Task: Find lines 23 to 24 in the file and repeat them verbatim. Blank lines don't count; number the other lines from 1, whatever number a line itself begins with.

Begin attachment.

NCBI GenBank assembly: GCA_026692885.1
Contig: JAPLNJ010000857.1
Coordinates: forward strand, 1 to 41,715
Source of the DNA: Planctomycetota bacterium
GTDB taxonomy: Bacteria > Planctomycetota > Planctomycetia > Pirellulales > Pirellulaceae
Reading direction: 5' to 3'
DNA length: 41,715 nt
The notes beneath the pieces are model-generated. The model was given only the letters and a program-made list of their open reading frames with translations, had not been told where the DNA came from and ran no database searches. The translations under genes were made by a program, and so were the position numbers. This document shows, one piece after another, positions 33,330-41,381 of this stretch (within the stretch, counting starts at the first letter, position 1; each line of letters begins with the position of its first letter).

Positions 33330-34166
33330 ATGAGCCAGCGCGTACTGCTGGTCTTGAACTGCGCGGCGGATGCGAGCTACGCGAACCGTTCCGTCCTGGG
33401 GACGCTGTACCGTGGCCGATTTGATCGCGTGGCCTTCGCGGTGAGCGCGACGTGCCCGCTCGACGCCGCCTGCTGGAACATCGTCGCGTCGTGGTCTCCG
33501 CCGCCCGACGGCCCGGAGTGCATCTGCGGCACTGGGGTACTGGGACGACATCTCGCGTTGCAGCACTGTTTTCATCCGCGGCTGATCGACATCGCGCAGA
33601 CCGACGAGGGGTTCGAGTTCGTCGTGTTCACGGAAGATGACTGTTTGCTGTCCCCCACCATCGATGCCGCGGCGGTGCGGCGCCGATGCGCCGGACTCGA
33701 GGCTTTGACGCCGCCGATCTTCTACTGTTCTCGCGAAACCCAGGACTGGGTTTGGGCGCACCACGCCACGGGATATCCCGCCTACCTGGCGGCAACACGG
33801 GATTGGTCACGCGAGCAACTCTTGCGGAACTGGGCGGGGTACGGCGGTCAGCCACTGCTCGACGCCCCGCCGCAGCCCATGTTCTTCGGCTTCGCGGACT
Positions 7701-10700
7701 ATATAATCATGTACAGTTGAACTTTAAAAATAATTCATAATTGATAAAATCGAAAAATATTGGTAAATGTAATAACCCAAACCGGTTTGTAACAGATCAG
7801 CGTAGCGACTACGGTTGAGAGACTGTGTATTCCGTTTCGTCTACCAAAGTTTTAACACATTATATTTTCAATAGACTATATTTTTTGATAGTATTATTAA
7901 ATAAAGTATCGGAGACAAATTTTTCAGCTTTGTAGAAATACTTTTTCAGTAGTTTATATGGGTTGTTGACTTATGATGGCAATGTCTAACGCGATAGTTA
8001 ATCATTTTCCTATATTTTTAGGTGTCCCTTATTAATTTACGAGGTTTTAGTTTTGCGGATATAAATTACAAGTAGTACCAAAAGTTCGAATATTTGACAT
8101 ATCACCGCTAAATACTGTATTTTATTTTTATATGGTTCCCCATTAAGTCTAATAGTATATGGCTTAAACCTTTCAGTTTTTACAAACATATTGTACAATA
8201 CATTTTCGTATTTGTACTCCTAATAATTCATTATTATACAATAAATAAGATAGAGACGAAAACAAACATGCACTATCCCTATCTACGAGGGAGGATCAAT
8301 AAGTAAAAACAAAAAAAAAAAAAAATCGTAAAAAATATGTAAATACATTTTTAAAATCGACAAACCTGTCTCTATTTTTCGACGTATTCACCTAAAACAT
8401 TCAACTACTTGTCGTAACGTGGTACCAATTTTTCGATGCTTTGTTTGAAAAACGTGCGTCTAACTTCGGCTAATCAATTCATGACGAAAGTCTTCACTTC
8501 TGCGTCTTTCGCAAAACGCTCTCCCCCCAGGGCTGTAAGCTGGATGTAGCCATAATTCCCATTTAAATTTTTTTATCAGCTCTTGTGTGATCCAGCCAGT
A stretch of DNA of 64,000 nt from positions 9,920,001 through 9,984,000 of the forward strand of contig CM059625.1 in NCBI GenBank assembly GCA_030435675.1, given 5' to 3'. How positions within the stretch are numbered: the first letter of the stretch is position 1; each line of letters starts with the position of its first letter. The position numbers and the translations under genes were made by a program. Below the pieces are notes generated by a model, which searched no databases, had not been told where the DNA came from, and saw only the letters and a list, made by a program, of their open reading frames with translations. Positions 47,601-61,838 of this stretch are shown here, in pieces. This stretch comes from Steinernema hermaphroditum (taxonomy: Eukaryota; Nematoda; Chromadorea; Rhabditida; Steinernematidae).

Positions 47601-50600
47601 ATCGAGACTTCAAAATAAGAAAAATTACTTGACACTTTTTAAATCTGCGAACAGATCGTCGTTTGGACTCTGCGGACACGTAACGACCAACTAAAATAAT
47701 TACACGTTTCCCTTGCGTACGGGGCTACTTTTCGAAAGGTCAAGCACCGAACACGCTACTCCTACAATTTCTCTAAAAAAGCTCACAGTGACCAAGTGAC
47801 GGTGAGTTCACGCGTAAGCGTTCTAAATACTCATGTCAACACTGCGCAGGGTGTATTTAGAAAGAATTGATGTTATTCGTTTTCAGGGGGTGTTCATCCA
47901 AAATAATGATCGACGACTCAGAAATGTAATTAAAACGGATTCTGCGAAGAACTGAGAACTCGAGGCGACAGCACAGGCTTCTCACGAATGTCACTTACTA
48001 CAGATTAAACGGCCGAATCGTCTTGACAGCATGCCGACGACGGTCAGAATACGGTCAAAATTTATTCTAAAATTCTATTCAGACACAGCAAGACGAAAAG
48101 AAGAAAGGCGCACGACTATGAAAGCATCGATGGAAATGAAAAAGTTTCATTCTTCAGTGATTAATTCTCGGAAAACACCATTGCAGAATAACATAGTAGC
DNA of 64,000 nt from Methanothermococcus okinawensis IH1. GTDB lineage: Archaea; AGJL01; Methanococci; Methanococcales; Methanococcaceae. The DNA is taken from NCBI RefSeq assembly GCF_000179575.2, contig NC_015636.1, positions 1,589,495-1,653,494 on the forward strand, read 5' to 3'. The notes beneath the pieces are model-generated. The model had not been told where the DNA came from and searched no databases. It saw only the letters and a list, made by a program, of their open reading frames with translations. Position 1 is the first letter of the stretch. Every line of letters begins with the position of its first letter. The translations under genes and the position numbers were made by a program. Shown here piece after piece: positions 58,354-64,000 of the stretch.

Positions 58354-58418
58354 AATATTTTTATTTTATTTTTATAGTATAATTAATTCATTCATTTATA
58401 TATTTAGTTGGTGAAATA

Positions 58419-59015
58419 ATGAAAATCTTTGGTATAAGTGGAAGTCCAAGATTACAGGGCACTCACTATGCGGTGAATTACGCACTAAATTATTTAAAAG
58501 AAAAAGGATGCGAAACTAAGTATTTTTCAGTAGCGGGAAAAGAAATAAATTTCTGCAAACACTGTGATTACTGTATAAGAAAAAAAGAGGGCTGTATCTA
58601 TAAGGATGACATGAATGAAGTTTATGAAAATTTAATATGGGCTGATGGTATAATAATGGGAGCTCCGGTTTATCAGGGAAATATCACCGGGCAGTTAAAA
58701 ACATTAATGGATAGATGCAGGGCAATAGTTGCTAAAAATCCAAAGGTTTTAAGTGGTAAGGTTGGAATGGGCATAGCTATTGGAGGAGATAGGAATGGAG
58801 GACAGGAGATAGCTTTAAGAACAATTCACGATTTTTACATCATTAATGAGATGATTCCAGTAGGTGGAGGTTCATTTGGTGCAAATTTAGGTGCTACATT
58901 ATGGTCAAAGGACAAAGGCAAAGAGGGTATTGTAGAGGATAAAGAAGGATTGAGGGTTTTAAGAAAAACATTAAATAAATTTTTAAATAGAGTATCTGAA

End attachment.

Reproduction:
8301 AAGTAAAAACAAAAAAAAAAAAAAATCGTAAAAAATATGTAAATACATTTTTAAAATCGACAAACCTGTCTCTATTTTTCGACGTATTCACCTAAAACAT
8401 TCAACTACTTGTCGTAACGTGGTACCAATTTTTCGATGCTTTGTTTGAAAAACGTGCGTCTAACTTCGGCTAATCAATTCATGACGAAAGTCTTCACTTC